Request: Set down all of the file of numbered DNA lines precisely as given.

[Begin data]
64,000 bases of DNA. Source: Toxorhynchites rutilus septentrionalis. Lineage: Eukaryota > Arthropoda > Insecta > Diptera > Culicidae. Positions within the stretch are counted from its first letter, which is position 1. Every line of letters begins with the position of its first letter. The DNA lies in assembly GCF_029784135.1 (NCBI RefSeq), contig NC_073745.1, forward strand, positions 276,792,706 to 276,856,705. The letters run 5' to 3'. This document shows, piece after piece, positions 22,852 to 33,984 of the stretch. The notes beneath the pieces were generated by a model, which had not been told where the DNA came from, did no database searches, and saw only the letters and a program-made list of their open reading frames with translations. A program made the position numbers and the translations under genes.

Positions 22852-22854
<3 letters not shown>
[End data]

64,000 bases of DNA. Source: Toxorhynchites rutilus septentrionalis. Lineage: Eukaryota > Arthropoda > Insecta > Diptera > Culicidae. Positions within the stretch are counted from its first letter, which is position 1. Every line of letters begins with the position of its first letter. The DNA lies in assembly GCF_029784135.1 (NCBI RefSeq), contig NC_073745.1, forward strand, positions 276,792,706 to 276,856,705. The letters run 5' to 3'. This document shows, piece after piece, positions 22,852 to 33,984 of the stretch. The notes beneath the pieces were generated by a model, which had not been told where the DNA came from, did no database searches, and saw only the letters and a program-made list of their open reading frames with translations. A program made the position numbers and the translations under genes.

Positions 22852-22854
<3 letters not shown>